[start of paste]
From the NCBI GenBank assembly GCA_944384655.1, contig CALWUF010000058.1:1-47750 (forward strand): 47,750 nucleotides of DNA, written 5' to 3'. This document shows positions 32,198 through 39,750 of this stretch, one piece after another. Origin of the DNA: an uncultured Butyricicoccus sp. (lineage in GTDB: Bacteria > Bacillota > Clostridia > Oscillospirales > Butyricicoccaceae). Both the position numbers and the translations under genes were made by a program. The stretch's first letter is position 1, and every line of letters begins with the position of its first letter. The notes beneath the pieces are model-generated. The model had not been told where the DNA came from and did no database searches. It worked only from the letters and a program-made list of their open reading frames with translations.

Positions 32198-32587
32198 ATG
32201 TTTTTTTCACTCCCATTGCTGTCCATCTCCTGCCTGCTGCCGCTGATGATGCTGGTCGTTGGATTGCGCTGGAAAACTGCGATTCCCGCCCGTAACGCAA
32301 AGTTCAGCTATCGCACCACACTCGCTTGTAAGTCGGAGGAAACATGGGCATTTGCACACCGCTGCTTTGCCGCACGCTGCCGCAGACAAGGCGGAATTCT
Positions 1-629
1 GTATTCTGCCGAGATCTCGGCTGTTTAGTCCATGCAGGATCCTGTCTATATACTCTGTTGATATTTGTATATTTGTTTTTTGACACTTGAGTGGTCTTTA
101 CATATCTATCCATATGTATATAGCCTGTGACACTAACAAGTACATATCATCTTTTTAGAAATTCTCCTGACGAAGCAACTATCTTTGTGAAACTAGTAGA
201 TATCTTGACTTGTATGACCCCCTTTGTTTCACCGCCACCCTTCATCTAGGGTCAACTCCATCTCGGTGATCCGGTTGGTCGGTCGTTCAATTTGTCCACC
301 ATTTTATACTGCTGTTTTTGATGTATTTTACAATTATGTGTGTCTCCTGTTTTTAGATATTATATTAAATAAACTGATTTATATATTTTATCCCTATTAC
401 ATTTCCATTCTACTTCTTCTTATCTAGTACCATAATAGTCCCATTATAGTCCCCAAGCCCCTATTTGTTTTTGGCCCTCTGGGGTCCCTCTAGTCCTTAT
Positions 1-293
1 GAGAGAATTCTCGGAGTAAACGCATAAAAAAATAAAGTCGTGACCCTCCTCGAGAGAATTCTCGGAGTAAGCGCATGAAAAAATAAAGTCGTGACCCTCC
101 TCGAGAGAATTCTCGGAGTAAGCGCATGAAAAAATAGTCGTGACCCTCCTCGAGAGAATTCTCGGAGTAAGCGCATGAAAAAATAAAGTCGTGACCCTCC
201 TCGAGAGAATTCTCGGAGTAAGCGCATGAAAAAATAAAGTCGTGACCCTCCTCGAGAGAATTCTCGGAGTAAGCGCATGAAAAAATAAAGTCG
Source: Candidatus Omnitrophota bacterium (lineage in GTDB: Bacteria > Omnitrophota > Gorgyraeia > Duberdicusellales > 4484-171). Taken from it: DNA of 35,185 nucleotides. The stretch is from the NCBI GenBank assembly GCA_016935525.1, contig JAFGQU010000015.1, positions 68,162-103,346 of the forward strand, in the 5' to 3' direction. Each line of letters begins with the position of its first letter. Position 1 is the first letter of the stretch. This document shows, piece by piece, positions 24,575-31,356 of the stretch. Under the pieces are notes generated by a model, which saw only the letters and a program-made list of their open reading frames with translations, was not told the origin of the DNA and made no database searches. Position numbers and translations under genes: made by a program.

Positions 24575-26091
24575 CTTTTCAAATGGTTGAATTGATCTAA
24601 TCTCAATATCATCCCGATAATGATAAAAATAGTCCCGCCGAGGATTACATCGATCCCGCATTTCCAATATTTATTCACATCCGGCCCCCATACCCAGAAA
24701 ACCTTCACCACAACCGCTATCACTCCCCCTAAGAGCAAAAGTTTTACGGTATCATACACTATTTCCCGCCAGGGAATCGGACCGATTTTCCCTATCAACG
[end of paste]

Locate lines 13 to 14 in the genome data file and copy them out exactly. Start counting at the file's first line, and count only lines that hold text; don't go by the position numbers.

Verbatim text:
1 GAGAGAATTCTCGGAGTAAACGCATAAAAAAATAAAGTCGTGACCCTCCTCGAGAGAATTCTCGGAGTAAGCGCATGAAAAAATAAAGTCGTGACCCTCC
101 TCGAGAGAATTCTCGGAGTAAGCGCATGAAAAAATAGTCGTGACCCTCCTCGAGAGAATTCTCGGAGTAAGCGCATGAAAAAATAAAGTCGTGACCCTCC